Wednesday, March 19, 2008

A moment for Arthur C. Clarke

Arthur C. Clarke's soul has moved on to its next step in the great journey. He is best known for writing 2001:A Space Odyssey, which I saw in amazing 70mm Cinerama in 1968. Less well known, he promoted the fact if satellite were placed in orbit around the earth at a height of about 22,000 miles, it's orbital period is about once a day, so appears to be stationery compared to a point on the earth's surface. Now there are so many satellites there for media and rebroadcast (and spying) that they threaten to bump into one another.

For me, I will remember Arthur C. Clarke more for the first book I read of his in school: Childhood's End. I think this book planted the mind-seeds of both my interest in science but also in mysticism. The book alludes to an OverMind, a much less personal conciousness that pervades the universe than I had learned about in Sunday school, and one that continually resonates with me when I see the amazing diversity, complexity and interdependency of the universe.

Thank you, Dr. Clarke, I hope you are part of the OverMind now.

Take the Blue Pin...

Yes, I said "Pin" not "Pill". You are not going to be transported into the Matrix, you're just going to find out where Google maps thinks you are.

And damn if they aren't right.

I coughed up the $20 for the new iPod Touch apps and hacking around showed a "My Location" button in Google maps. "Ha!" I mocked, "That's only for iPhone users whose phones can then triangulate from the nearby cell towers. That would never work for a device like this that ONLY has Wifi!" So I pressed the button anyway, expecting an error message.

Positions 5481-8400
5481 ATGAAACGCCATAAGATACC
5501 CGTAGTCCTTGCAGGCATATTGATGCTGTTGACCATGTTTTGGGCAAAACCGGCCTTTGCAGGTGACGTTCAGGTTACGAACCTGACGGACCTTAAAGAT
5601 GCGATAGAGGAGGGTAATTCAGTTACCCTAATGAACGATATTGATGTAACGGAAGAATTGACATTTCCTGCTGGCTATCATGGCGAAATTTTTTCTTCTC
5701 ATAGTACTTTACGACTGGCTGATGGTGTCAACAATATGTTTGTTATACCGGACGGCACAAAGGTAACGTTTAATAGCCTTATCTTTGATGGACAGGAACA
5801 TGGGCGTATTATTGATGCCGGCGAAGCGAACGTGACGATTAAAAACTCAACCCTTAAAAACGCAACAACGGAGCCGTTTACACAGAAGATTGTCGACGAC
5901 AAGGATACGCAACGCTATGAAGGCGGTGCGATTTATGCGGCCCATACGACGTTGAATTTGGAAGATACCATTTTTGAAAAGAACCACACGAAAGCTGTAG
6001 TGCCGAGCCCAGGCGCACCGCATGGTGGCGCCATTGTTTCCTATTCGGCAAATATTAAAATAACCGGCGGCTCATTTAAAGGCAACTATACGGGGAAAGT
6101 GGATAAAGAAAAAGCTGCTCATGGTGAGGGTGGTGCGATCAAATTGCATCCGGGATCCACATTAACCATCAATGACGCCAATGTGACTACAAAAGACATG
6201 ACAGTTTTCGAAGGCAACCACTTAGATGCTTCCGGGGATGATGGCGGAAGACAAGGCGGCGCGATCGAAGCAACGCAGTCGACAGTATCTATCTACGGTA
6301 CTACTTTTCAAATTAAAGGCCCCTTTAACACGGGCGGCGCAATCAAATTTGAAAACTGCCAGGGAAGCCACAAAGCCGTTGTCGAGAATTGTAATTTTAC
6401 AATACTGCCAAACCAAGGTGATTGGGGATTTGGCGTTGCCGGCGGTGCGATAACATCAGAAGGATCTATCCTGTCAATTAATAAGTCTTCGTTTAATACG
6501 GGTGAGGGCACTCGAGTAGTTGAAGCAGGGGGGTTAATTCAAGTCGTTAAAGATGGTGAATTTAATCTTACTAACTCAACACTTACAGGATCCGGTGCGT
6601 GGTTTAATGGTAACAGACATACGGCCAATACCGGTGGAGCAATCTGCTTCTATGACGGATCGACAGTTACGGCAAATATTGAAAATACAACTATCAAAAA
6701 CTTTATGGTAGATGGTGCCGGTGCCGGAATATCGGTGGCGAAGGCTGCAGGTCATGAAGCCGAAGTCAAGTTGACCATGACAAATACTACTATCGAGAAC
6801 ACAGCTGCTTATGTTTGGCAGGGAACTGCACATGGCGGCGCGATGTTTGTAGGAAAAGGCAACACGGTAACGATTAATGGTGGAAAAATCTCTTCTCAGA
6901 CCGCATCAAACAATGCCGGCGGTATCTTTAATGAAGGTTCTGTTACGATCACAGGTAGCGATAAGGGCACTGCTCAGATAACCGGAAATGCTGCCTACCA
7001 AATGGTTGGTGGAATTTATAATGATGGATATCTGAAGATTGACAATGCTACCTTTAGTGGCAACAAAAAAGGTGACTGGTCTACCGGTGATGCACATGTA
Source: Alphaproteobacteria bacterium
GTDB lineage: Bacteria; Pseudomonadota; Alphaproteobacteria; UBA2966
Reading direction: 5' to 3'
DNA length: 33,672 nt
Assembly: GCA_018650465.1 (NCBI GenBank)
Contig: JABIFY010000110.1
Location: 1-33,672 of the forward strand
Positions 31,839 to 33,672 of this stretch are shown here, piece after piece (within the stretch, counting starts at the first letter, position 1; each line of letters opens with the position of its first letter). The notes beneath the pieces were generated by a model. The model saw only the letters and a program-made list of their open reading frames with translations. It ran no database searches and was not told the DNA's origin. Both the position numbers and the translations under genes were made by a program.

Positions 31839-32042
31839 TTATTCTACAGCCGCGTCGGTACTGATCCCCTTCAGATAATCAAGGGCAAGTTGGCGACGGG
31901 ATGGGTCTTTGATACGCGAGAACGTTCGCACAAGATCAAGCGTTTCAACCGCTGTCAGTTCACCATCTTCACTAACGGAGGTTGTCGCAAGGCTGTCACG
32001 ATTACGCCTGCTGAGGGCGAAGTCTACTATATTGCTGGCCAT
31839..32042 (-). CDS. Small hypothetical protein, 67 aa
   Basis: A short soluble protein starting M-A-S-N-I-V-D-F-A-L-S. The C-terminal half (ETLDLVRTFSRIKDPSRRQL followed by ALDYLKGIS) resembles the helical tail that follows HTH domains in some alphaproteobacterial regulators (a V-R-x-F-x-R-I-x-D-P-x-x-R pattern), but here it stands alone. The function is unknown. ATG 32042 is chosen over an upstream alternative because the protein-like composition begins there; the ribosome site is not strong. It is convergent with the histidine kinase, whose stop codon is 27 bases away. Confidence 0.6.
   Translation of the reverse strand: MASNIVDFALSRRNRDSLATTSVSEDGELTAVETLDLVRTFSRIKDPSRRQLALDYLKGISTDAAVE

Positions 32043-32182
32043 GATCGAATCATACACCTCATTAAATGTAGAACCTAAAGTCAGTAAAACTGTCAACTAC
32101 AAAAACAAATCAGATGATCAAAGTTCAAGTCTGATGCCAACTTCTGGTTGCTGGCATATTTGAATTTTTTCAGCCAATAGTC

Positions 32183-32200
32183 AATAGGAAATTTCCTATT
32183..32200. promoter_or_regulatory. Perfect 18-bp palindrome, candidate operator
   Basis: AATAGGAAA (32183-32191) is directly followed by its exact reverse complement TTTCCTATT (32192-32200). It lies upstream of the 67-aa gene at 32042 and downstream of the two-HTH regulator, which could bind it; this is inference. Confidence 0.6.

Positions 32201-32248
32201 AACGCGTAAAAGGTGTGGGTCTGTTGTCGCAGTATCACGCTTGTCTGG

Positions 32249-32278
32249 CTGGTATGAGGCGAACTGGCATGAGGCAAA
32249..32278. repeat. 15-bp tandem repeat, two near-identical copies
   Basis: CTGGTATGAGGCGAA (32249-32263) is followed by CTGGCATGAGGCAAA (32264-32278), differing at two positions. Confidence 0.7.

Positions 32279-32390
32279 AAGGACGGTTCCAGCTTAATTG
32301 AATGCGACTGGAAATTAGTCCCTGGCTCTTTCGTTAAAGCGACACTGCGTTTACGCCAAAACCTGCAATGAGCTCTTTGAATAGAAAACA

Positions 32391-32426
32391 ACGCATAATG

I didn't get an error message. Instead, I got a blue circle completely pin-pointing our house. Freak me out! How could they know that?

A few frantic minutes of googling later, I found Skyhook, who seem to have created an entire database of locations of what must be millions of wireless routers. Somebody had entered our Airport into Skyhook's database. Without my permission! "Well, what can you expect?", I berated myself, "You decided to broadcast your network's id. You didn't click the little 'make my network private' button that would have hidden its identity from roaming Skyhook trolls."

But it is pretty useful to get Google Maps to draw my route to a destination from wherever I am. Means postponing that GPS gizmo I was going to buy...